The Society for the Anthropology of Consciousness and the Joseph Campbell Foundation have collaborated to honor the legacy of Joseph Campbell in this interdisciplinary discussion of myth and consciousness and the pivotal role they play in understanding the human condition.

Joseph Campbell did more to popularize the study of myth and its relationship to human consciousness than almost any other figure of his time. Since his death in 1987, however, much has changed in the disciplines of consciousness studies, neuropsychology, hemispheric science and evolutionary biology. This panel seeks to create a dialogue about the lasting influence of Campbell’s work. More specifically we will explore: 1) The nature of the human psyche and its relationship to myth 2) How Campbell’s theories relate to contemporary psychology 3) The inner psychic journey and connecting it to one’s social world. While anthropology, and particularly the anthropology of consciousness, has often focused on cosmological and cognitive systems within and between cultures, it has less often focused on the formation or construction of self-knowledge, which underlies these systems of belief, ritual, and practice. The panel will explore how mythology, in particular Campbell’s view on how it creates and informs culture, contributes to the development of personal and collective identity. New research has increasingly emphasized the role of epigenetic factors such as: environment, experience, evolution, and behavior in shaping organic brain development and function.  Neuroscientists, anthropologists and other social scientists are actively working on integrated models that provide some insight into how mythology, narrative map making and other cognitive technologies inform and underscore the emergent properties of consciousness and culture. Papers will demonstrate a wide range of scholarship from both anthropologists and other experts who cross boundaries of research, practice and cultural activism in the arts, social sciences, education, narrative medicine, and religious studies to explore the ways Campbell’s ideas are still operative in the study of the human psyche.   [Originally Published in the AAA 2013 Conference Program]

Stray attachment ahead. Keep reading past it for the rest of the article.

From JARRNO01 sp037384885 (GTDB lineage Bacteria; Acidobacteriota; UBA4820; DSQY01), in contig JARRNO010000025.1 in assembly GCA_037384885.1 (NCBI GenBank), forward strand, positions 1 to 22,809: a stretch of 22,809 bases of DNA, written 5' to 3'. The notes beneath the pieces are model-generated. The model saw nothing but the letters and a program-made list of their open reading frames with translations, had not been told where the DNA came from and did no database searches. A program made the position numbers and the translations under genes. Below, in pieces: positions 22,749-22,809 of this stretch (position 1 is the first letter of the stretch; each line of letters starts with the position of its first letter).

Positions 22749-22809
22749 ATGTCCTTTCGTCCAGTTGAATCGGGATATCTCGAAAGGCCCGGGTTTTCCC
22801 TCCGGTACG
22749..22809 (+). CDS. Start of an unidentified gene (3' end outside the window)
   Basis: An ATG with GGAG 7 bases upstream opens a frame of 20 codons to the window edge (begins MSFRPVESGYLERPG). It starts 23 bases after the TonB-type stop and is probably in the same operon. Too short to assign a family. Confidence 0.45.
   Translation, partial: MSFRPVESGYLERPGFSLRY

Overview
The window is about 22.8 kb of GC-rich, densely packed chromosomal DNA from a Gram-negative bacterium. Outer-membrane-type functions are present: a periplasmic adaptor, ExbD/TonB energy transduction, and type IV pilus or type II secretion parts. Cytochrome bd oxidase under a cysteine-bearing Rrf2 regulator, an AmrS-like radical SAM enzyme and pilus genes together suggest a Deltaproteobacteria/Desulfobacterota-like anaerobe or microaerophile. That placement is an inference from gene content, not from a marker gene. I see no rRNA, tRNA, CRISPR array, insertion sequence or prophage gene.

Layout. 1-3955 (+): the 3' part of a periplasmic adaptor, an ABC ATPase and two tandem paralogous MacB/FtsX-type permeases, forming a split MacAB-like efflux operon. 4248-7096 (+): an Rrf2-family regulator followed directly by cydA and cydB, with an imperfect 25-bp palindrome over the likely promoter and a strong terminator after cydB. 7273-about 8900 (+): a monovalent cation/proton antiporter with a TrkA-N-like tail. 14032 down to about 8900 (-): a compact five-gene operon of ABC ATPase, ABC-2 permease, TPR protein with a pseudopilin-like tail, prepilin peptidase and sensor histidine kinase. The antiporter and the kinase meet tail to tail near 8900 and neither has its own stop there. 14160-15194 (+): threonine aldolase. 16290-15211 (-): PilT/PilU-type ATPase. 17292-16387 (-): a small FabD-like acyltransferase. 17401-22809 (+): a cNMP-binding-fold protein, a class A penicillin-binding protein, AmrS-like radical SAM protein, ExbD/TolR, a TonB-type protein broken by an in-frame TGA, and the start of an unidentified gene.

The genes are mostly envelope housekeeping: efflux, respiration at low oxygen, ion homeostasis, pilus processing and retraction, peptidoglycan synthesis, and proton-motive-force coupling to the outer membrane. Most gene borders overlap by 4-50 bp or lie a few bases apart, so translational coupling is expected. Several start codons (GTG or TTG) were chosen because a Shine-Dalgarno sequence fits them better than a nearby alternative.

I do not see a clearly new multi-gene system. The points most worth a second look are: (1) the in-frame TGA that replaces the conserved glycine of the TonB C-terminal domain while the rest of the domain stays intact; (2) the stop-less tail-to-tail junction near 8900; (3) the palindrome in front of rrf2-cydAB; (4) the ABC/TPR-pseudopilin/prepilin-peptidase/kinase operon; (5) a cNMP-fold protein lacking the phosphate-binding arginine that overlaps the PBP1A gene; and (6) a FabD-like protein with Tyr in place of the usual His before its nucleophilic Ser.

Panel Chair: Robert Walter (Joseph Campbell Foundation)

Panel Organizer: Bryan Rill (Florida State University)

Discussants: Robert Alan Segal (University of Aberdeen); Shawn Tassone (Complementary and Alternative Medicine Research Center at World Institute of Scientific Exploration); Stephen Schwartz (Samueli Inst);

Presenters: Robert Walter (Joseph Campbell Foundation); Donald Patrick Moss (Saybrook University); Dennis L. Merritt (Jungian Analyst); Andrew Dean Gurevich (Mt. Hood Community College)

Presentations Include:

The Scholar With a Thousand Faces: Joseph Campbell’s Enduring Legacy
Robert Walter (Joseph Campbell Foundation)

The Hero’s Journey and Personal Mythology As Pathways in Mind-Body Healing
Donald Patrick Moss (Saybrook University)

Hermes Adds A Mythic Dimension to Complexity Theory, Attachment Theory, and Ecopsychology
Dennis L. Merritt (Jungian Analyst)

“The Four Functions of Myth & the Divided Brain: How Campbell’s Model Nourishes the Hemispheres.”
Andrew Dean Gurevich (Mt. Hood Community College)